US5639024 *Aug 18, 1995Jun 17, 1997Bayer AktiengesellschaftMethod and device for the simultaneous dispersion and atomisation of at least two liquids
US5887755 *Jul 21, 1997Mar 30, 1999Quantic Biomedical PartnersWound sealant preparation and application device and method
US6021635 *Nov 3, 1997Feb 8, 2000Parker-Hannifin CorporationDual orifice liquid fuel and aqueous flow atomizing nozzle having an internal mixing chamber
US6155501 *Oct 16, 1998Dec 5, 2000Marketspan CorporationColliding-jet nozzle and method of manufacturing same
US6460344Mar 22, 2000Oct 8, 2002Parker-Hannifin CorporationFuel atomization method for turbine combustion engines having aerodynamic turning vanes
US6491236 *Dec 10, 1998Dec 10, 2002AlstomMethod and device for injecting a fuel/liquid mixture into the combustion chamber of a burner
US6557784 *Nov 6, 2000May 6, 2003Daido Metal Company Ltd.Mixer for forming a thin oil film on a surface of a drop of water
US6560964Mar 6, 2002May 13, 2003Parker-Hannifin CorporationFuel nozzle for turbine combustion engines having aerodynamic turning vanes
US6883332Apr 23, 2003Apr 26, 2005Parker-Hannifin CorporationFuel nozzle for turbine combustion engines having aerodynamic turning vanes
US6916416 *Apr 1, 2002Jul 12, 2005Exxonmobil Research And Engineering CompanyApparatus and process for enhanced feed atomization
US6991180Oct 1, 2004Jan 31, 2006Lear CorporationMulti-component internal mix spray applicator
US7140558 *Mar 24, 2004Nov 28, 2006Irene Base, legal representativeMixing arrangement for atomizing nozzle in multi-phase flow
US7866397 *Jun 9, 2006Jan 11, 2011Paul Bernard LeeActivating mechanism for controlling the operation of a downhole tool
US7955864Aug 22, 2006Jun 7, 2011Life Technologies CorporationDevice and method for making discrete volumes of a first fluid in contact with a second fluid, which are immiscible with each other
US8070483 *Nov 26, 2008Dec 6, 2011Shell Oil CompanyBurner with atomizer
US8361807Mar 22, 2011Jan 29, 2013Applied Biosystems, LlcDevice and method for making discrete volumes of a first fluid in contact with a second fluid, which are immiscible with each other
US8495770Apr 27, 2004Jul 30, 2013Panasonic CorporationNozzle device and hygienic washing device
US9004375 *Feb 25, 2005Apr 14, 2015Tyco Fire & Security GmbhMethod and apparatus for generating a mist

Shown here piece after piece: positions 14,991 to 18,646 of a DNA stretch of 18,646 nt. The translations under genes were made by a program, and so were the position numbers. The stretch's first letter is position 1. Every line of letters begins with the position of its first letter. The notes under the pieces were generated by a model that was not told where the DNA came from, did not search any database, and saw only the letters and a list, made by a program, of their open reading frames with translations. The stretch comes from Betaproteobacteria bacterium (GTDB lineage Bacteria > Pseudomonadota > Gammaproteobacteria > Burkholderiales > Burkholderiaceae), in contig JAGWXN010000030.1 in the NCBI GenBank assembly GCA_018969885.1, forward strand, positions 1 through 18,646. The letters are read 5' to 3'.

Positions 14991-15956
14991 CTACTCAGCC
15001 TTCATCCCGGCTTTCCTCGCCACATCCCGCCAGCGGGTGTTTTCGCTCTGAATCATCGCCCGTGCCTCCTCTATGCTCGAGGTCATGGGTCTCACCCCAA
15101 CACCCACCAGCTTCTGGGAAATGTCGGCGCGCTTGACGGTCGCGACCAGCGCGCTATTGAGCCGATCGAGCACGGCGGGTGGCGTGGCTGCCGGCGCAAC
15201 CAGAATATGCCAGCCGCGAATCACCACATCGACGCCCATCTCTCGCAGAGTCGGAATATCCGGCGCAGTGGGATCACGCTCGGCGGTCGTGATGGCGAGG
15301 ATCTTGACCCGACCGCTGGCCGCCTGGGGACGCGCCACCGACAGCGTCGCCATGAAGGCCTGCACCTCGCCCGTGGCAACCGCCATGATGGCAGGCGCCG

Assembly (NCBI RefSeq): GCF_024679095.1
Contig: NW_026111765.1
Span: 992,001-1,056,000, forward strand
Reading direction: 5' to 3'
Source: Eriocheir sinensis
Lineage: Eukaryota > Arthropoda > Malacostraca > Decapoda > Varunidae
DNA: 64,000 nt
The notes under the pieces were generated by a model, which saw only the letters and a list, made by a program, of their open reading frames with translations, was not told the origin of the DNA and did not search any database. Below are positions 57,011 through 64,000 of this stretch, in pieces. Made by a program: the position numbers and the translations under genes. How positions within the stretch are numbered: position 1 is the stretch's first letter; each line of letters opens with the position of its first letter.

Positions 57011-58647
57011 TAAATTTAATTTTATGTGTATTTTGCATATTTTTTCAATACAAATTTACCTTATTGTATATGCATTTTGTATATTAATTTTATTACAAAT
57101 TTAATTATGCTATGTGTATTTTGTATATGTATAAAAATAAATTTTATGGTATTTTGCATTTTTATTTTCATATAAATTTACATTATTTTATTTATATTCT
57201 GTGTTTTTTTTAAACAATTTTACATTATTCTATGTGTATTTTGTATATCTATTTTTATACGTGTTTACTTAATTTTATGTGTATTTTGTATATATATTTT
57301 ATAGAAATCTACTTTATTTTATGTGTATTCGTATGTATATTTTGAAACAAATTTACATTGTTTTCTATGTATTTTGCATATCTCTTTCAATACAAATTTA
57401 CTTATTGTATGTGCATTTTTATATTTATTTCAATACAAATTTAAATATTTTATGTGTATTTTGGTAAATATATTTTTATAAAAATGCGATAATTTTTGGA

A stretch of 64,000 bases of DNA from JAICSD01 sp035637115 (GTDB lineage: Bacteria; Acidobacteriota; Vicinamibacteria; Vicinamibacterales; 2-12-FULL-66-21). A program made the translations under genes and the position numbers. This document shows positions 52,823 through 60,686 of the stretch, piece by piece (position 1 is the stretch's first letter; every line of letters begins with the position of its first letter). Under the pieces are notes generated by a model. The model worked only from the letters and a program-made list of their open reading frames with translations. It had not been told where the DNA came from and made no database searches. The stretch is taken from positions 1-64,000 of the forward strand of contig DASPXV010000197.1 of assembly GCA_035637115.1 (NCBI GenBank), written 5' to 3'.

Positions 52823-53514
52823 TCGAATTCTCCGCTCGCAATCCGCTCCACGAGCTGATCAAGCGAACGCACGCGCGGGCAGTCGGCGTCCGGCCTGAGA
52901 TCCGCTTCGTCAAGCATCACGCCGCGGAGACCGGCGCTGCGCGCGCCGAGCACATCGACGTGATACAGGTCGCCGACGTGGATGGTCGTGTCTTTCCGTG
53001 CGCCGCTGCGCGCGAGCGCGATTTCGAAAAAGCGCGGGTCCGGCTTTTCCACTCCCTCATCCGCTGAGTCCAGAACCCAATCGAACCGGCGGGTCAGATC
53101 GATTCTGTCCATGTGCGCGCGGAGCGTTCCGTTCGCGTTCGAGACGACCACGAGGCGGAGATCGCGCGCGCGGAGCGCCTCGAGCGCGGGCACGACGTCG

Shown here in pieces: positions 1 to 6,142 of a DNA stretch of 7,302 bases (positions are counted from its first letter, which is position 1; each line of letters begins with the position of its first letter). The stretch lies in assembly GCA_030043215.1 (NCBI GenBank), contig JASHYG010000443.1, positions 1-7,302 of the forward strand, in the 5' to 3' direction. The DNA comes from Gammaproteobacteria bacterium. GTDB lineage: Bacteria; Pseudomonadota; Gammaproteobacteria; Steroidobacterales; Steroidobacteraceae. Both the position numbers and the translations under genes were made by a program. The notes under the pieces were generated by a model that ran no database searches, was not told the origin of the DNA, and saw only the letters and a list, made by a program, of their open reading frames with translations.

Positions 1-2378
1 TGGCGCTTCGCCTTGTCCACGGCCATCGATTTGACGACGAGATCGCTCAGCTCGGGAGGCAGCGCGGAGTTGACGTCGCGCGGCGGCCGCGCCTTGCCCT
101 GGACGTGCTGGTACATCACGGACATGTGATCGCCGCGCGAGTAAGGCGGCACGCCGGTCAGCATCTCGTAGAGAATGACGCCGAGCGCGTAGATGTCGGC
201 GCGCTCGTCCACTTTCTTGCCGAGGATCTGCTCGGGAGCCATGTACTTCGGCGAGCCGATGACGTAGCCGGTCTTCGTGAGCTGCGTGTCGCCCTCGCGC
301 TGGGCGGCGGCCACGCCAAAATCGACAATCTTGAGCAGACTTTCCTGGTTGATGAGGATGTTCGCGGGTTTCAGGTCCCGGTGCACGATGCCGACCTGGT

US20070264602 *Jun 26, 2007Nov 15, 2007Frenette Henry EVapor fuel combustion system
US20130134232 *Nov 9, 2010May 30, 2013Xiangqi WangInjector and method for co-feeding solid and liquid fuels
EP1627966A1 *Apr 27, 2004Feb 22, 2006Matsushita Electric Industrial Co., Ltd.Nozzle device and hygienic washing device
Classifications
U.S. Classification239/427.5, 239/428
International ClassificationB05B7/08, F23D11/38, B05B7/04
Cooperative ClassificationB05B7/0408, B05B7/08, B05B7/0475, F23D11/38, B05B7/0892
European ClassificationB05B7/08E, B05B7/08, F23D11/38, B05B7/04C3D, B05B7/04A
Legal Events
DateCodeEventDescription
Mar 28, 2000FPExpired due to failure to pay maintenance fee
Effective date: 20000116
Jan 16, 2000LAPSLapse for failure to pay maintenance fees
Aug 10, 1999REMIMaintenance fee reminder mailed
Aug 20, 1998ASAssignment
Owner name: MCDERMOTT TECHNOLOGY, INC., LOUISIANA
Free format text: CORRECT ASSIGNMENT AS ORIGINALLY RECORDED ON REEL 8820 FRAME 0595 TO DELETE ITEMS ON ATTACHED PAGE 2.;ASSIGNOR:BABCOCK & WILCOX COMPANY, THE;REEL/FRAME:009405/0374
Effective date: 19970630
Jan 14, 1998ASAssignment
Owner name: MCDERMOTT TECHNOLOGY, INC., LOUISIANA
Free format text: ASSIGNMENT OF ASSIGNORS INTEREST;ASSIGNOR:BABCOCK & WILCOX COMPANY, THE;REEL/FRAME:008820/0595
Effective date: 19970630
Jul 15, 1994ASAssignment
Owner name: BABCOCK & WILCOX COMPANY, THE, LOUISIANA
Free format text: ASSIGNMENT OF ASSIGNORS INTEREST;ASSIGNOR:HOLMES, MICHAEL J.;REEL/FRAME:007062/0709
Effective date: 19940512